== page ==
J. L. BELL is a Massachusetts writer who specializes in (among other things) the start of the American Revolution in and around Boston. He is particularly interested in the experiences of children in 1765-75. He has published scholarly papers and popular articles for both children and adults. He was consultant for an episode of History Detectives, and contributed to a display at Minute Man National Historic Park.

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Friday, August 18, 2006

Things Are Tough All Over

This month brought a spate of news reports about Boston's historic landmarks undergoing or needing repair. As the Boston Globe reported on 13 August, the Old State House is swathed in scaffolding. Tropical Storm Wilma damaged the 1713 building's northeast corner;

rainwater seeped through the building's porous bricks and aging mortar, warping wooden wainscoting inside, stripping away paint, and causing plaster to bubble and buckle. . . . An inspection of the building revealed slates were missing from the roof, the building's white tower—once the highest point in the city, second only to Old North Church—was rotting, and wooden windowsills needed replacing.
The photo above shows a leaking chimney.

The Old State House is probably the most historic structure in Boston, with all due respect to Faneuil Hall and the Old South Meeting-House. For much of the 1700s, the brick building—then called the "Town House"—was Boston's headquarters for all levels of government: the General Court (legislature) and Superior Court (highest level of the judiciary) of the province, and town meetings.

Even after the town government moved to Faneuil Hall and a new courthouse went up on Queen Street (now Court Street), the Town House was the epicenter of Massachusetts politics. That was where James Otis, Jr., argued against writs of assistance in 1761, first articulating the case that Parliament did not have the power to enact laws on an American province. It was where Samuel Adams became Clerk of the House and led the legislature in opposing new powers for royal officials. In 1770, the Town House overlooked the Boston Massacre; from its balcony Gov. Thomas Hutchinson asked the angry crowd to disperse, and in its rooms the next day Adams made the case for Hutchinson to remove the soldiers from the center of town.

The National Park Service is responsible for maintaining the Old State House building, though it belongs to Boston and is inhabited by the Bostonian Society. That non-profit organization has taken the lead in raising $3 million to repair the building, knowing how the NPS budget has been stretched first by security concerns and then by Congress seeking ways to pay for the 2005 hurricane damage while still cutting taxes.

Over at another NPS site, Longfellow House in Cambridge, I saw that the east porch is roped off, no longer usable during summer concerts and poetry readings. The wood is clearly in need of repair and painting. That porch wasn't part of the 1759 Georgian mansion when George Washington lived there in 1775-76, but former Continental Army Apothecary General Andrew Craigie added it when he expanded his property in the 1790s. Again, Congress writes the NPS budget and steers its major priorities.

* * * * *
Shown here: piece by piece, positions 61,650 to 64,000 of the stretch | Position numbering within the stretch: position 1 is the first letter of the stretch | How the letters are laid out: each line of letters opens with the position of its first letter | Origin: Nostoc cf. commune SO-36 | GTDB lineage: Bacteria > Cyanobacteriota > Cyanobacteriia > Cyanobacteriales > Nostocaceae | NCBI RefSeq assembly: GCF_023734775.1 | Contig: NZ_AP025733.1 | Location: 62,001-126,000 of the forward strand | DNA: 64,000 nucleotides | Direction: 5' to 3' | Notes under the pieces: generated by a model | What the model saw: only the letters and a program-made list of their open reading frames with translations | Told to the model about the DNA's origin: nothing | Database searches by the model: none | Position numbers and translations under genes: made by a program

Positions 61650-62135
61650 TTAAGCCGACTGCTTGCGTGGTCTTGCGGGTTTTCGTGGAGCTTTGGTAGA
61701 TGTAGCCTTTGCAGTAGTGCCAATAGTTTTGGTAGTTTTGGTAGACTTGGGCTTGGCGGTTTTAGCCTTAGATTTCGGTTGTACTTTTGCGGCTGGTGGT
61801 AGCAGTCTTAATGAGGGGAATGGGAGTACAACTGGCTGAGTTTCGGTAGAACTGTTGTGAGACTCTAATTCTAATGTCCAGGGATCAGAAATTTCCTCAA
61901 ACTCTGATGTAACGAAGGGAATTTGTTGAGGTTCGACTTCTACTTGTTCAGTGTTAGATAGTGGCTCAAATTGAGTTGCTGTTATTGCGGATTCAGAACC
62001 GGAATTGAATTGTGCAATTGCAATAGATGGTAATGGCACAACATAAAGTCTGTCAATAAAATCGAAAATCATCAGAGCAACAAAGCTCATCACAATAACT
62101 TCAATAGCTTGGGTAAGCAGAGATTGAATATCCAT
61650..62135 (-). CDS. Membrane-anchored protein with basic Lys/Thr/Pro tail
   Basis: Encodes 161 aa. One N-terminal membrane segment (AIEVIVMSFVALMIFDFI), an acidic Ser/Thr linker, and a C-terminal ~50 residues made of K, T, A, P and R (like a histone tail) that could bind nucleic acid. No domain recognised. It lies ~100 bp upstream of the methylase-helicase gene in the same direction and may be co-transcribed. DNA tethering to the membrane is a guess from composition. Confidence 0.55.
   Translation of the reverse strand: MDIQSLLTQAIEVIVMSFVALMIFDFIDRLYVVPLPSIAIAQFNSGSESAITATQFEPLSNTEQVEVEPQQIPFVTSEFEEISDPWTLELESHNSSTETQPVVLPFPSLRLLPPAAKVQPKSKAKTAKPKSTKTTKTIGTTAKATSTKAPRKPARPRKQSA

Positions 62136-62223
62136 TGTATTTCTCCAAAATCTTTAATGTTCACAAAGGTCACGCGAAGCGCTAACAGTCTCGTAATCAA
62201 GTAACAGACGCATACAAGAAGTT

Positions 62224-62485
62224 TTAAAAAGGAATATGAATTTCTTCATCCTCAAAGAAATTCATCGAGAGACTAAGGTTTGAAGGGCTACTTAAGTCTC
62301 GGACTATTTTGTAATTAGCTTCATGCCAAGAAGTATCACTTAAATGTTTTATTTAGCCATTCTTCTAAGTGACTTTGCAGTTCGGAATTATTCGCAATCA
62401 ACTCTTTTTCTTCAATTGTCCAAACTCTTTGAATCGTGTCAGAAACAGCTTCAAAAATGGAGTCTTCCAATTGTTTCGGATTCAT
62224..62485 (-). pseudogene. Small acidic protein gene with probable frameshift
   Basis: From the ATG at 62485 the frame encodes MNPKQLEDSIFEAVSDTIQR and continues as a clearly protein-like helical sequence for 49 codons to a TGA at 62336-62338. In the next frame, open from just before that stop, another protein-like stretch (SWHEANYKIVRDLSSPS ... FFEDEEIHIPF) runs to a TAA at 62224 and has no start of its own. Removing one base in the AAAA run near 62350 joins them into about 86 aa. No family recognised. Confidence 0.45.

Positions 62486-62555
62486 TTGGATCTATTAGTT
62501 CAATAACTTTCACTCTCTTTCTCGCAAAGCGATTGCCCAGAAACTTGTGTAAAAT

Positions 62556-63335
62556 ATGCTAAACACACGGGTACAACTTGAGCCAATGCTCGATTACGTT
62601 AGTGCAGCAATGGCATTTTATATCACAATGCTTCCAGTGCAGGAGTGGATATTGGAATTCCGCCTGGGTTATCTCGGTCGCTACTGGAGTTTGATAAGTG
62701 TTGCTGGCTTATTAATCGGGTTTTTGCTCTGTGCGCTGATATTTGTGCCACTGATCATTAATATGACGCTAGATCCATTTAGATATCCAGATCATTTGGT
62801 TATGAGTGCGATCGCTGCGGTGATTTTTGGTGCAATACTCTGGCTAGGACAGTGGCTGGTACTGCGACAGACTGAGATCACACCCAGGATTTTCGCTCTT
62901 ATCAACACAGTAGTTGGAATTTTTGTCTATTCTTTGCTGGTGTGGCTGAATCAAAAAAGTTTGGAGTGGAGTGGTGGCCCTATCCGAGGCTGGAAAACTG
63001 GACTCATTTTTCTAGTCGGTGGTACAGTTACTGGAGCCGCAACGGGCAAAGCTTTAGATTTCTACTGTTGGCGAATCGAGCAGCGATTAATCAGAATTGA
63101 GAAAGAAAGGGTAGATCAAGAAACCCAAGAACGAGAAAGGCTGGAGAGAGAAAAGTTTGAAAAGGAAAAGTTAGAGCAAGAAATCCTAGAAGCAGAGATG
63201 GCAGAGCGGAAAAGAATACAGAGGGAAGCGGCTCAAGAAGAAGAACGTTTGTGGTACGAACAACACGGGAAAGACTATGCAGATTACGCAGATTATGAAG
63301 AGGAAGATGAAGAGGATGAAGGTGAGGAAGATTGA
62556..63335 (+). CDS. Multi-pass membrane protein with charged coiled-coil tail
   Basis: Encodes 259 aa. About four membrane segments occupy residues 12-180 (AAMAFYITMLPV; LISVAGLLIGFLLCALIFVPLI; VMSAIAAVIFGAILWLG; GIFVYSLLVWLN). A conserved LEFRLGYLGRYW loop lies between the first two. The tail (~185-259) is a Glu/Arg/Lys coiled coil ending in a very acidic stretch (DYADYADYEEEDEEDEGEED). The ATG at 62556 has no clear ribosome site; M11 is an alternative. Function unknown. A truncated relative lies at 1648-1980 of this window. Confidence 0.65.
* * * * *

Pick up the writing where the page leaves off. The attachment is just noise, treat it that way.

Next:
In other news, the Globe and Boston Metro both ran an AP story on efforts to preserve the Boston Light, the lighthouse for Boston harbor in use since 1783. The first Boston Light was built in 1716, but the British military blew it up when they evacuated the region in 1776. The Americans chose not to rebuild the lighthouse until the war had ended so it couldn't be a landmark for English sea captains.

The Globe also reported that this month at the Old West Church, in some ways successor to the West Meeting-House of Revolutionary Boston, someone
desecrated the pulpit Bible, yanked Easter lilies from their pots, threw Methodist hymnals on the floor, cut up the century-old paintings of the church's original pastors, and damaged a 6-by-5-foot modern acrylic painting of Jesus.
Congregants expect they'll be able to repair the damage.

Finally, up north in New Hampshire, the Globe noted that the house at the Daniel Webster birthplace is closed with a collapsing hearth and rotting wood. Webster was born there in 1782; he moved to Massachusetts and became a renowned senator and litigator and a less universally well-regarded Secretary of State. As an orator Webster was in such high regard that he was invited to speak at the laying of the cornerstone for the Bunker Hill Monument in 1825, and then invited back for its official opening in 1843.

Speaking of which, the Bunker Hill NPS site is closed, too, for serious refurbishing.

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